Sunday, June 3, 2012

A Contradictory Rule in the English Language

One of the biggest things I absolutely despise about the English language is that a lot of its words do NOT follow the English rules.  For example, the rule, “’I’ before ‘E’ except after ‘C.’”  This is obviously not the case in words such as eight, weird, or neither!  This rule especially doesn’t apply with the word “ancient” either.  Then I learned the exception to the rule..."I before E except after C, unless it sounds like A as in neighbor or weigh.  But I soon realized that this new version of the "rule" STILL isn't the case with all the words.   

I personally did not find it that difficult to try and remember these types of words when growing up or going through school, but I can see how some students would.  I have recently been subbing at a school and helping elementary students out with trying to spell certain words and when they come across problems, like the “I” before “E” rule, I have a hard time trying to explain to them that certain (actually a lot of) words will not follow the specific rules that they are taught.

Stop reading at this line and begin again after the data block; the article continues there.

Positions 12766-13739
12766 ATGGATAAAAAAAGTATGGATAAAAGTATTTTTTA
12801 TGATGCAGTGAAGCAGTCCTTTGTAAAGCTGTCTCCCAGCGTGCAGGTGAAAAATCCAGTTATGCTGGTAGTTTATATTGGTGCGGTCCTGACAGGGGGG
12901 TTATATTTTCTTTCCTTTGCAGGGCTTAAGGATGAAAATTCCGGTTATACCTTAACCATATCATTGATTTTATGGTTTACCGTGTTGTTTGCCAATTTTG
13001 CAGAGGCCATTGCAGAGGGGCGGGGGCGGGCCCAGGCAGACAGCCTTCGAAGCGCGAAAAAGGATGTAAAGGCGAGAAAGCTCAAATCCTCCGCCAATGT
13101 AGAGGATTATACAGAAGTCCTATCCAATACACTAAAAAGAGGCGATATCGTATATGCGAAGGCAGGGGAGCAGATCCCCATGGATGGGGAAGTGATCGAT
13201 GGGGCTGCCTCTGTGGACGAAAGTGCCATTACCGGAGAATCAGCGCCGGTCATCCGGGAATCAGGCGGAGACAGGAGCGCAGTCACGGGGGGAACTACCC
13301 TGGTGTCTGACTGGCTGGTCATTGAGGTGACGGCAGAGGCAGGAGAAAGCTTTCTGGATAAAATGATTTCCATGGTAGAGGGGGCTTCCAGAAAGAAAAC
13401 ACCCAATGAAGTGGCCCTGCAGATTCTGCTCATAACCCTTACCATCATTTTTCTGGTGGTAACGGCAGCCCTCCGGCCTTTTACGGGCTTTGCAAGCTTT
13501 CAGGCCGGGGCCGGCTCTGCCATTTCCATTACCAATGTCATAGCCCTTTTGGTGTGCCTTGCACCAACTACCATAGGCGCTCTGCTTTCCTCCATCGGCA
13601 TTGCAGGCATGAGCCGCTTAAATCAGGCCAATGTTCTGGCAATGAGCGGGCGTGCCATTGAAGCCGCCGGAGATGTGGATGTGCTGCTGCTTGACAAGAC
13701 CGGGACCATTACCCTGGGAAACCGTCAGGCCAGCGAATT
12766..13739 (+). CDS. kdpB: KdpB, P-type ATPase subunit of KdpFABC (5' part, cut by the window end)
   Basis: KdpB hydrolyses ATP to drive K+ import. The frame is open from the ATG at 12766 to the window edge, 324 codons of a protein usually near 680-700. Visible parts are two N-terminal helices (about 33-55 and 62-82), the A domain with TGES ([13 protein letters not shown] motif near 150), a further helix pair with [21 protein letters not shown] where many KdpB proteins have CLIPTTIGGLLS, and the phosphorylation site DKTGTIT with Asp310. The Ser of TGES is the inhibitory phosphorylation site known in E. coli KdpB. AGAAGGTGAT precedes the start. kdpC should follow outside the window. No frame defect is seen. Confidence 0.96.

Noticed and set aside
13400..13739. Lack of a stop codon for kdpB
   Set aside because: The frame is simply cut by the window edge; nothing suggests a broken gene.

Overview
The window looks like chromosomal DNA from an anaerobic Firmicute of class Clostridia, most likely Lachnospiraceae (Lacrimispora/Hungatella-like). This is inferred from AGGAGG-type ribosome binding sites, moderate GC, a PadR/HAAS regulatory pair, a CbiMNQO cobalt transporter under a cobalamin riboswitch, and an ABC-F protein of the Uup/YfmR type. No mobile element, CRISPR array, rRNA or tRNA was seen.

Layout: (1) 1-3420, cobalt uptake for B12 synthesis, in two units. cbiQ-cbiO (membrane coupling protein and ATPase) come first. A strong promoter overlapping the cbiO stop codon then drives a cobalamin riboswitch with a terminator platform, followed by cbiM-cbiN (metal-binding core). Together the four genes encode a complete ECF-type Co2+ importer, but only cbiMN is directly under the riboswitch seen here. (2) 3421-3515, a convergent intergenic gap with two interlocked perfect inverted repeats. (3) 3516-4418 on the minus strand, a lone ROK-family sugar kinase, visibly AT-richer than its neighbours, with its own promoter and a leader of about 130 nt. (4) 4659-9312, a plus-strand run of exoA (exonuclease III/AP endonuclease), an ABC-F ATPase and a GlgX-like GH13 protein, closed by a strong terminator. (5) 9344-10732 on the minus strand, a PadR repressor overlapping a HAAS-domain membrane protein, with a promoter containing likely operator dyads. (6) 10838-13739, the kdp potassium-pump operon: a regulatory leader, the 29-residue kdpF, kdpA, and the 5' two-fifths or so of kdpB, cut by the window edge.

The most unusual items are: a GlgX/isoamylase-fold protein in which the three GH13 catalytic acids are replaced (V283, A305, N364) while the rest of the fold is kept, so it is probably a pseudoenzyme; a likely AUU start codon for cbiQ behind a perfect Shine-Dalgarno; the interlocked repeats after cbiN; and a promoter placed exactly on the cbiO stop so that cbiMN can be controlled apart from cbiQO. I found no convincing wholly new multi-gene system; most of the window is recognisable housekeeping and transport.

Other Words that Don’t Follow the "I Before E" Rule









  1. One student last year discovered that this rule is incorrect much more than correct. The Brits have taken the rule out of circulation, but it persists in the States.

  2. I never really thought about this but you're right! It's true! It also inspires me to blog about another weird rule I just thought of...